Dread Scott

Nov 22, 2013
I am currently working on an epic project and I want to share with you a behind the scenes look as it is in the early stages of development.

Slave Rebellion Reenactment will restage and reinterpret Louisiana’s German Coast Uprising of 1811. This uprising was the largest rebellion of enslaved people in American history. The reenactment will animate a hidden history of people with an audacious plan to take up arms to fight for their emancipation. The performance will draw on the tradition of Civil War reenactment and reenactment societies. It will involve hundreds of re-enactors (men and women), period specific uniforms of the enslaved rebels as well as clothing of the slave owners, horses and armaments. It will be reenacted on the outskirts of New Orleans where the 1811 revolt happened—the chemical refineries and trailer parks that have replaced the sugar plantations will be part of the backdrop. Slave rebellions were clandestinely organized by small groups of individuals. Mirroring this structure, an integral part of the artwork will be organizing meetings of multiple small groupings of participants and potential participants. Videos of the meetings will be part of the artwork’s archive.

Charles Deslondes, Kook and Quamana, the leaders of the 1811 uprising, and the many enslaved people who were part of the revolt are heroes whose vision and audacity should inspire people today, as it did in the past. Their rebellion is a profound “what if?” story. It had a real chance of succeeding—what would that have meant for US and world history? Having an understanding that the past was not predetermined opens the ability for people to dream “what if?” for the future. I hope that this project helps people of all races broaden their vision of what is possible.

From the beginning of September 2013, I was a Knight Artist-in-Residence at the McColl Center in Charlotte, NC. From there I worked on beginning to raise a slave army and traveled to New Orleans to conduct research and meet people who are the caretakers of this history and others who might participate. While there I took pictures of the some of the refineries, small towns and levies that will be the route for the reenactments’ ghost slave army. Some are shown on this Nexus page.

I have a lot of work to do to continue to raise this army and raise the money needed to outfit 700+ re-enactors and undertake the full scope of the project. And I’ll need permits granted, costumes sewn, film crews filming, logistical support, a website dedicated to the project, etc. I invite you to come on this journey with me. Sign up for info at http://www.dreadscott.net/rebellion-mailing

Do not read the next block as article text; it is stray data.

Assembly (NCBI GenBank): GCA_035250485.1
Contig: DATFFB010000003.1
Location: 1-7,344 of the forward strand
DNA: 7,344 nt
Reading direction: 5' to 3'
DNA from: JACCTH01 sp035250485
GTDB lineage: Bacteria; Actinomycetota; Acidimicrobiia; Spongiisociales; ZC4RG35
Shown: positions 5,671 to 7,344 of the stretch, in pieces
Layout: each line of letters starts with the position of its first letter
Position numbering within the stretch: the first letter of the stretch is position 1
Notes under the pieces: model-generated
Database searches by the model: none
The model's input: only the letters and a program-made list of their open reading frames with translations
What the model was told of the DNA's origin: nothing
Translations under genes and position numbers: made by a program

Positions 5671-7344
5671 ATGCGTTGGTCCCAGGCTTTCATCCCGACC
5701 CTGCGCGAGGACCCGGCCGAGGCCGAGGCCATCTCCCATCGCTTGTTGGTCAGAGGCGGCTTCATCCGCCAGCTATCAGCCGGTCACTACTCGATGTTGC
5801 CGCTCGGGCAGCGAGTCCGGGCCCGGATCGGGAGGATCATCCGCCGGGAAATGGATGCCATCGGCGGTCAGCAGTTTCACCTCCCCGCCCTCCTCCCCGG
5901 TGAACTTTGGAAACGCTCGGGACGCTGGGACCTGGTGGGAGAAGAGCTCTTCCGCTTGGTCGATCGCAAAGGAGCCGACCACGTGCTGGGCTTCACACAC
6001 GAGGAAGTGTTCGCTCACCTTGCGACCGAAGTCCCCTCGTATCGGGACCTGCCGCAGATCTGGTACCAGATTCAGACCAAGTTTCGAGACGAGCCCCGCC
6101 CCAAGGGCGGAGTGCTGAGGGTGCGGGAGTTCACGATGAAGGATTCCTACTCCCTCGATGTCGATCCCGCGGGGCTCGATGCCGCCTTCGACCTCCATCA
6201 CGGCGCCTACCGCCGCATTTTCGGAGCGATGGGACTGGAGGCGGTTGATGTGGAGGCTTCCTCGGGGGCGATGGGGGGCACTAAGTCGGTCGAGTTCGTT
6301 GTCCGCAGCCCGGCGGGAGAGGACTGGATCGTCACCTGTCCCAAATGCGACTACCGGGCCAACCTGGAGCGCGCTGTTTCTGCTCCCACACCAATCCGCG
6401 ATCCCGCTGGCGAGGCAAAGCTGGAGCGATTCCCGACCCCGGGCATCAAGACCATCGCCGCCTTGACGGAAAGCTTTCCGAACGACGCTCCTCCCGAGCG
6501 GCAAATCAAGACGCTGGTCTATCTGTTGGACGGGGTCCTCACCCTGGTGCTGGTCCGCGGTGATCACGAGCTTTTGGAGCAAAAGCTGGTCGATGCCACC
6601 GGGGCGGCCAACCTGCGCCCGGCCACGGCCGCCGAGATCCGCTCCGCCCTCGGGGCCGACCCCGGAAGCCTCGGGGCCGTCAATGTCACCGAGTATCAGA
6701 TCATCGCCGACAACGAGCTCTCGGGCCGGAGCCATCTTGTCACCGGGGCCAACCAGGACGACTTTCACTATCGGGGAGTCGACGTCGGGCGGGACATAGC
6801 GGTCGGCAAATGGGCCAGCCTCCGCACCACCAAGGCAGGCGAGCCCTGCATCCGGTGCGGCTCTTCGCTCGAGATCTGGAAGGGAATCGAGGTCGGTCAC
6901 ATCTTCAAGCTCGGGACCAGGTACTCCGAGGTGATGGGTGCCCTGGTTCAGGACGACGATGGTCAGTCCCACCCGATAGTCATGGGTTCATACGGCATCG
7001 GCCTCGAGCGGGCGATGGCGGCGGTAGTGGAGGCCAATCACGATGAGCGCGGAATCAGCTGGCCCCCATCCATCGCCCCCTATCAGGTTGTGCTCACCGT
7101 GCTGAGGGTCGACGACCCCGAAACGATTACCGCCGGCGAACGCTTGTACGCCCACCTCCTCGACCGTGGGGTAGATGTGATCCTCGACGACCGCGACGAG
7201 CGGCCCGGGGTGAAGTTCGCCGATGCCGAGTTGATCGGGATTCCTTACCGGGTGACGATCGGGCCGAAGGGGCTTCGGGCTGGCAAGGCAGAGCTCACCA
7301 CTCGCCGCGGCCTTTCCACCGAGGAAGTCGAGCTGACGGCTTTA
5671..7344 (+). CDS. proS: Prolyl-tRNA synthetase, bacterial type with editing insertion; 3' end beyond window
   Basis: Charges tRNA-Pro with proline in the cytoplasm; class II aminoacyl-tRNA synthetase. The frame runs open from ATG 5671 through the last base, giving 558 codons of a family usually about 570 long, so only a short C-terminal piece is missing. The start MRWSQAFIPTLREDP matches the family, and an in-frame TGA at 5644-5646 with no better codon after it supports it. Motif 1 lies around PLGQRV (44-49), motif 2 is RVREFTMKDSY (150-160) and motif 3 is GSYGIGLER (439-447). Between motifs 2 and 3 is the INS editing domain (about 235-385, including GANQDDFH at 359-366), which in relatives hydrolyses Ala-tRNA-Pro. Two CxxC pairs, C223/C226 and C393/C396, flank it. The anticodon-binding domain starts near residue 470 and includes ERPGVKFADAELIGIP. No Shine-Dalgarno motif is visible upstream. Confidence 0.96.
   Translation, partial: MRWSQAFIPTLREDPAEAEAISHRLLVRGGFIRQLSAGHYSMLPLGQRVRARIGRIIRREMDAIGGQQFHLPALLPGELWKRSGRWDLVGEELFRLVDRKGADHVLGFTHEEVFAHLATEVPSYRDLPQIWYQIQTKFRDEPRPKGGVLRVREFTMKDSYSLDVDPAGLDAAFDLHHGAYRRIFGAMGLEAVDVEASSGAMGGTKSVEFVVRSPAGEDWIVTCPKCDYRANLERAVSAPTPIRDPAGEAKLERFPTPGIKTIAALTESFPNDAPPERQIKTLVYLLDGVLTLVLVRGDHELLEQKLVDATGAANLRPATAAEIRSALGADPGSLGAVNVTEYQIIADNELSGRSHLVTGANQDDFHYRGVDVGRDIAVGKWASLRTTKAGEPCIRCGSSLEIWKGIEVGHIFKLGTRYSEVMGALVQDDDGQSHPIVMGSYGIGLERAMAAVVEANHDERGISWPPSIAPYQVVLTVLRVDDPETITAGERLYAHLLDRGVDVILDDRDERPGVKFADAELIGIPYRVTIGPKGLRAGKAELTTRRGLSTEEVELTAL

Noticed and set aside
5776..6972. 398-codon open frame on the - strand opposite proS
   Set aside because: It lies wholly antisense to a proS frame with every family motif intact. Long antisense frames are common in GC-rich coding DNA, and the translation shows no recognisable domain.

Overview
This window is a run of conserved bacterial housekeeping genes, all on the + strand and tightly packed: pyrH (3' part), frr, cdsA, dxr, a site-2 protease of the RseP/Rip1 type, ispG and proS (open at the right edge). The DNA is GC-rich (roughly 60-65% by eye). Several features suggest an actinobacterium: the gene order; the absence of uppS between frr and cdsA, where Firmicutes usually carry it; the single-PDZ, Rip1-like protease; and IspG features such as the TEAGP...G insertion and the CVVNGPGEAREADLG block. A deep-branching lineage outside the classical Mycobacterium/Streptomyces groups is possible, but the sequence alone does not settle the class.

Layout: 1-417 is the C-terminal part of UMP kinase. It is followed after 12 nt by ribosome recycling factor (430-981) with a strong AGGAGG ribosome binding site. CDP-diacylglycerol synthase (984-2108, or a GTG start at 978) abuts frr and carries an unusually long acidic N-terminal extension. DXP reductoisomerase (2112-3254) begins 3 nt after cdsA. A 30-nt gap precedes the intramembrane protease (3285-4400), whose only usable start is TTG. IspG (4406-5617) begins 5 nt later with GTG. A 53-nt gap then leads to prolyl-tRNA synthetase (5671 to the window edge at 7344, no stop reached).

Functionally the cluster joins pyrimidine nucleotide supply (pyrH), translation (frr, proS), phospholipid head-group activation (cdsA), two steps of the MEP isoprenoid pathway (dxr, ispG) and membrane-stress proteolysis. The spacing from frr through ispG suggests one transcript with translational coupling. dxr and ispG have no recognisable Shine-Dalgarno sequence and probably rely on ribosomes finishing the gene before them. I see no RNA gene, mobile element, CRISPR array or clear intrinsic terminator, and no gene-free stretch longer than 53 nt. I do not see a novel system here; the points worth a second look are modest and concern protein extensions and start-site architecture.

In addition to meeting and talking with many interesting people, a large part of Slave Rebellion Reenactment involves research/reading. My reading list includes:
– American Uprising: The Untold Story of America’s Largest Slave Revolt, Daniel Rasmussen (a bestselling account of the 1811 revolt.)
– On to New Orleans, Herbert Thrasher (who told the “untold story” years before American Uprising)
– Soul By Soul: Life Inside the Antebellum Slave Market, Walter Johnson
– Communism and Jeffersonian Democracy, Bob Avakian
– Confession of Nat Turner
– American Negro Slave Revolts, Herbert Aptheker
– Slave Country: American Expansion and the Origins of the Deep South, Adam Rothman
– Slavery by Another Name: The Re-enslavement of Black Americans from the Civil War to WWII, Douglas Blackmon
– Fire on the Mountain, Terry Bisson (a cool sci-fi “what-if” set in the future if John Brown and Harriet Tubman launched a successful war to end slavery)
– Race and Reunion, The Civil War in American Memory, David W. Blight

And I’ve been looking at how great artists have approached slave and peasant uprising. In particular:
– Hale Woodruff (Amistad murals)
– Kathe Kolwitz (Peasant War series)

Be a part of the Slave Rebellion Reenactment!

If you want to contribute (financial contributions, time/skills/labor, sewing, etc.) to Slave Rebellion Reenactment, please contact me at dread@dreadscott.net